Study Guide

The Tragedy of Antony and Cleopatra Duty

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You are too indulgent. Let's grant it is not
Amiss to tumble on the bed of Ptolemy,
To give a kingdom for a mirth, to sit
And keep the turn of tippling with a slave,
To reel the streets at noon, and stand the buffet
With knaves that smell of sweat. Say this becomes
As his composure must be rare indeed
Whom these things cannot blemish—yet must
No way excuse his foils when we do bear
So great weight in his lightness. If he filled
His vacancy with his voluptuousness,
Full surfeits and the dryness of his bones
Call on him for 't! But to confound such time
That drums him from his sport and speaks as loud
As his own state and ours, 'tis to be chid
As we rate boys who, being mature in knowledge,
Pawn their experience to their present pleasure
And so rebel to judgment. (1.4.18-37)

Caesar contends that the greatest fault in Antony is not that he’s a fool for Cleopatra, which could even be excused. It’s that in order to be with her, Antony has ignored his duty in Rome and placed the burden on his friends. He compares Antony to a young man who betrays both friendship and his duty for his immediate pleasure, even though he knows better. This is an interesting comparison, since Antony, being the elder, is the one who always calls Caesar a young man.

Noble friends,
That which combined us was most great, and let not
A leaner action rend us. What's amiss,
May it be gently heard. When we debate
Our trivial difference loud, we do commit
Murder in healing wounds. Then, noble partners,
The rather for I earnestly beseech,
Touch you the sourest points with sweetest terms,
Nor curstness grow to th' matter. (2.2.21-29)

Lepidus appeals to the friendship between the three men as the basis for their civility.

May I never
To this good purpose, that so fairly shows,
Dream of impediment. Let me have thy hand.
Further this act of grace; and from this hour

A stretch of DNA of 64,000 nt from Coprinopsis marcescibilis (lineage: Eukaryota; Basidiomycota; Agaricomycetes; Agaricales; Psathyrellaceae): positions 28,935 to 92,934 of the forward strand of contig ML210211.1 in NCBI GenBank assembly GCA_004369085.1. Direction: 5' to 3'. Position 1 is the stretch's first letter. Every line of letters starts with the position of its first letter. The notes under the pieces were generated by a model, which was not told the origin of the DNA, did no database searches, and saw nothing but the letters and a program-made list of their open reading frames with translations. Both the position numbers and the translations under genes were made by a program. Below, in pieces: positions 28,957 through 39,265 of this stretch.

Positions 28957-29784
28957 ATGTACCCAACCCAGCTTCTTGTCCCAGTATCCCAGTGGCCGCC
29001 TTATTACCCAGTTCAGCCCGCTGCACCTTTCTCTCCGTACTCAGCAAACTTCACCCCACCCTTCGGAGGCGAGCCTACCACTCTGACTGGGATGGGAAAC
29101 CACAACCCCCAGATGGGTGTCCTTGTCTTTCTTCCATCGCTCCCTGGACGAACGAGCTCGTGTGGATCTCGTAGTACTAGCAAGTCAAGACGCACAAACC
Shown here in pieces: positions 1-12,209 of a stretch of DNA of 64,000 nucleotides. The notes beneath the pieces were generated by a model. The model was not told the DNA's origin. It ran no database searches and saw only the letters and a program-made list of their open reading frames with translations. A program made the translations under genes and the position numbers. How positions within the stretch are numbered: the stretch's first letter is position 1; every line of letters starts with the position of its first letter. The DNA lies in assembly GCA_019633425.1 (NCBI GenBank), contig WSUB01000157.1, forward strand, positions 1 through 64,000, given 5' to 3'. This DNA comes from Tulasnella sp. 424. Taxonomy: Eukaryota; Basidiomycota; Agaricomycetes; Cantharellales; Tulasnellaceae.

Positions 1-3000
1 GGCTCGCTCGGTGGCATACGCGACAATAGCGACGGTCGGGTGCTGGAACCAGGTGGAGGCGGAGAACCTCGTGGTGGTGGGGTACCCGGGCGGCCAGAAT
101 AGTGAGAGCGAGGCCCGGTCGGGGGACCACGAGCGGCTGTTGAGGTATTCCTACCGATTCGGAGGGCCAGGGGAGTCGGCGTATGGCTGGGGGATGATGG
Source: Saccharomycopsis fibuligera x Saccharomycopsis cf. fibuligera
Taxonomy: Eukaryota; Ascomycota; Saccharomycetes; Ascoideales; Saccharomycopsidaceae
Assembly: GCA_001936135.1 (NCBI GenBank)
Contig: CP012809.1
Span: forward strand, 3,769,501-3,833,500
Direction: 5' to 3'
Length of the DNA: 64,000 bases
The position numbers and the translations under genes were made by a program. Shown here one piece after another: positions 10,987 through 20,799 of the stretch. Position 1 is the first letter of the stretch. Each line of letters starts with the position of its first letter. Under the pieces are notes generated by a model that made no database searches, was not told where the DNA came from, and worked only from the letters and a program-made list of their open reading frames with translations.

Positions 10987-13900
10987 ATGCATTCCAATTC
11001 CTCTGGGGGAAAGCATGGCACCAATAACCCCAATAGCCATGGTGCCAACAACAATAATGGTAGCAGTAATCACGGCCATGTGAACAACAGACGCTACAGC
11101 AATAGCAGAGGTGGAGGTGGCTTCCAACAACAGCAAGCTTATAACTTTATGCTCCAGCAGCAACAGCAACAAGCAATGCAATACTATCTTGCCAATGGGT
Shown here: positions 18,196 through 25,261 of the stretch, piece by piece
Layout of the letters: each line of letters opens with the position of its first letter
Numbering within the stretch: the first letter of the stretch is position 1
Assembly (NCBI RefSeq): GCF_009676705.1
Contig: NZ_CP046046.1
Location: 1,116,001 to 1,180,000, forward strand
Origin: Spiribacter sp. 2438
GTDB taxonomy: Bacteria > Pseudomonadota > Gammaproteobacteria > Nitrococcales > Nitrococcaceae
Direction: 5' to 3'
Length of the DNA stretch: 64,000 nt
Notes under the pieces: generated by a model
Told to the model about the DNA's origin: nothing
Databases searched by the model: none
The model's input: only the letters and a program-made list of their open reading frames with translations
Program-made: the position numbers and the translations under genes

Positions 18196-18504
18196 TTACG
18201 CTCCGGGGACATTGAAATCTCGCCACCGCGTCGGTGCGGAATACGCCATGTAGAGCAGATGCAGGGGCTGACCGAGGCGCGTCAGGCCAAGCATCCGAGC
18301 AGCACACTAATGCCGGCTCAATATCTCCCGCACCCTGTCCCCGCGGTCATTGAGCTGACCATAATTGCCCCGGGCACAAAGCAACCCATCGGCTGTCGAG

The heart of brothers govern in our loves
And sway our great designs! (2.2.173-178)

Antony wrongs Caesar here. While he claims to become a brother to Caesar by accepting Octavia’s love, it’s not long before he’s already planning to head back to Cleopatra. It's unclear whether he honestly means to honor his duty to Rome and his new wife, or if he intentionally deceives. However, it does seem more likely that this is another of his passionately rash decisions to be a friend to Caesar and Rome, rather than a willing deception.

There's my hand.
A sister I bequeath you whom no brother
Did ever love so dearly. Let her live
To join our kingdoms and our hearts; and never
Fly off our loves again. (2.2.179-183)

Caesar pledges he and Antony will be joined by Octavia, as he loves her dearly. Yet no sooner than Antony leaves for Athens do we hear that Caesar has already moved to betray Antony. Octavia’s own brother should be more tied to his declared bond of love for her than to immediately start a war with her new husband.

When I did make thee free, swor'st thou not then
To do this when I bade thee? Do it at once,
Or thy precedent services are all
But accidents unpurposed. Draw, and come.
Turn from me then that noble countenance,
Wherein the worship of the whole world lies.
Lo thee!                              [He turns away.]
My sword is drawn.
                               Then let it do at once
The thing why thou hast drawn it.
                                                    My dear master,
My captain and my emperor, let me say,
Before I strike this bloody stroke, farewell.
'Tis said, man, and farewell.
Farewell, great chief. Shall I strike now?
                                                         Now, Eros.
Why, there then.
                          Thus do I escape the sorrow
Of Antony's death.      [Dies] (4.14.96-114)

Eros owes Antony a duty, but his friendship inspires him even more than that pledge. Eros agrees with Antony that he’d rather not see Antony bow before Caesar, but rather than kill Antony to avoid the scene, Eros takes his own life. It’s an incredibly noble sentiment, and one of the play’s only acts of utterly willing self-sacrifice. The question is whether this is an act of pure friendship or pure duty.

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